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Anesth Analg. 1998 Aug;87(2):373-6.

The effect of thoracic paravertebral blockade on intercostal somatosensory evoked potentials.

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1
Department of Anesthetics, Bradford Royal Infirmary, England.

Abstract

The paravertebral nerve blocks used in upper abdominal or thoracic surgery provide excellent pain relief and can inhibit some aspects of the neuroendocrine stress response to surgical trauma, which suggests that a very high-quality afferent block can be effected. To confirm this, we evaluated intercostal somatosensory evoked potentials (SSEPs) in 10 patients undergoing paravertebral nerve blocks as a treatment for chronic pain. SSEPs were recorded before and after ipsilateral thoracic paravertebral deposition of 1.5 mg/kg bupivacaine 0.5%. Sensory loss to temperature was demonstrated in all patients at the level of injection and had a mean superior spread of 1.4 (range 0-4) dermatomes and a mean inferior spread of 2.8 (range 0-7) dermatomes. SSEPs were abolished (the normal waveform was rendered unrecognizable with unmeasurable latencies and a mean amplitude of zero) in all patients at the level of injection. In addition, a two-dermatome SSEP abolition was found in four patients and a three-dermatome abolition was found in two patients. SSEPs were modified, but not significantly, at all other test points. We conclude that cortical responses to thoracic dermatomal stimulation can be abolished at the block level and adjacent dermatomes by thoracic paravertebral nerve blockade. Equivalent results have not been demonstrated with more central forms of afferent blockade, which suggests that thoracic paravertebral nerve blocks may be uniquely effective.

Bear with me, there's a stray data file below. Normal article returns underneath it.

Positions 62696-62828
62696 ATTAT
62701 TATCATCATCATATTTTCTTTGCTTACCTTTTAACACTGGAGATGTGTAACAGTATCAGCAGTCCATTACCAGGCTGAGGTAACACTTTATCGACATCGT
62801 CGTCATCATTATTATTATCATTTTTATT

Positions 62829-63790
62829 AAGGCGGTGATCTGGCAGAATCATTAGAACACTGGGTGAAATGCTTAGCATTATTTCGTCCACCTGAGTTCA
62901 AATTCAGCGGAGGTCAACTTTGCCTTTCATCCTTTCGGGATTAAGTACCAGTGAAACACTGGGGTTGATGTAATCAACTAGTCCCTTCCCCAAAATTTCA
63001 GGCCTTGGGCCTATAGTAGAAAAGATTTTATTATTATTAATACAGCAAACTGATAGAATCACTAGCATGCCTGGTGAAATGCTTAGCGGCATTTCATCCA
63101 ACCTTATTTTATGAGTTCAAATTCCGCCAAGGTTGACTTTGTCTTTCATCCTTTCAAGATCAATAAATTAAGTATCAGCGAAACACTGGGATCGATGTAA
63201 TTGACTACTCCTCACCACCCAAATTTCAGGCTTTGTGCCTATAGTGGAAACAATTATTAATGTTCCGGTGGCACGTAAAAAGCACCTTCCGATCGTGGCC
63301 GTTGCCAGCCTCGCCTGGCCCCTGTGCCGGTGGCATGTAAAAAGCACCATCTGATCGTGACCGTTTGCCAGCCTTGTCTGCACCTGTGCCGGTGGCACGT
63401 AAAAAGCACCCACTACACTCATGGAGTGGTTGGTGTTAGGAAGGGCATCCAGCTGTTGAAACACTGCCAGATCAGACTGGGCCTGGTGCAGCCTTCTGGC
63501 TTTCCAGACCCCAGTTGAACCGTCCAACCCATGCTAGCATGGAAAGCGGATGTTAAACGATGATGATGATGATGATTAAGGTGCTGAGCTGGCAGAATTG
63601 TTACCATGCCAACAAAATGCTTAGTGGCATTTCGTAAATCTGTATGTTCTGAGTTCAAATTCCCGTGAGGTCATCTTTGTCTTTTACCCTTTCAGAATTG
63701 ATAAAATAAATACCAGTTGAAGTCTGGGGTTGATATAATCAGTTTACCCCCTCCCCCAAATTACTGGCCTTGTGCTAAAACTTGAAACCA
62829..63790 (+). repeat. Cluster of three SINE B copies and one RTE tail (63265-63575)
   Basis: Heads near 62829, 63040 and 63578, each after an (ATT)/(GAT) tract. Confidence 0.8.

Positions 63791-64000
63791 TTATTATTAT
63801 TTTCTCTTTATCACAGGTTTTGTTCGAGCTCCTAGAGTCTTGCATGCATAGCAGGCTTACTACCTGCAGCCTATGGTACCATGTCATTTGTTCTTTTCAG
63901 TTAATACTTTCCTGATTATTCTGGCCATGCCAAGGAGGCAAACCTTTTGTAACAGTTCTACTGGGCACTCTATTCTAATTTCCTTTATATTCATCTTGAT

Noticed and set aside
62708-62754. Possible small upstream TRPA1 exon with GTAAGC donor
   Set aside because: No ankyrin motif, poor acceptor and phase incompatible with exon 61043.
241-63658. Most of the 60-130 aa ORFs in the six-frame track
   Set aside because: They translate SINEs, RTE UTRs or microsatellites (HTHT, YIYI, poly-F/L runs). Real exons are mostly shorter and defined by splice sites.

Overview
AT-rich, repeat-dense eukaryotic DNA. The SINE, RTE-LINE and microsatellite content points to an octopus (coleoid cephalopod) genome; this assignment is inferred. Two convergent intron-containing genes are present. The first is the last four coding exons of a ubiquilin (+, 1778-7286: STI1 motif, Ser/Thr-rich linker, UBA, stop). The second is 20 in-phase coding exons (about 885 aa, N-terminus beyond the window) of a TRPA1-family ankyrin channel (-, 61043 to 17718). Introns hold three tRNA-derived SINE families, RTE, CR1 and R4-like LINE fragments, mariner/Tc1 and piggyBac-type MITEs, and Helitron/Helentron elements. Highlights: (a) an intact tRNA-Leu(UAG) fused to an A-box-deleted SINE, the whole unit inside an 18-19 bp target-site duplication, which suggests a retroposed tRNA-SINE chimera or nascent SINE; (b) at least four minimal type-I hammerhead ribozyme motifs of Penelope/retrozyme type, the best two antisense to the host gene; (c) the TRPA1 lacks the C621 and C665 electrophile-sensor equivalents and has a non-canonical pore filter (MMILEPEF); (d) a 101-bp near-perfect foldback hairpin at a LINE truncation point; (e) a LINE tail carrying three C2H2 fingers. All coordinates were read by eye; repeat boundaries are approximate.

IMPLICATIONS:

To improve outcomes after major surgery, as much nociceptive information as possible should be prevented from entering the central nervous and neuroendocrine systems. We have shown that local anesthetics alongside the vertebral column can abolish the usual brain recordings that follow intercostal nerve stimulation, which suggests that paravertebral nerve blocks may be uniquely effective.

[Indexed for MEDLINE]

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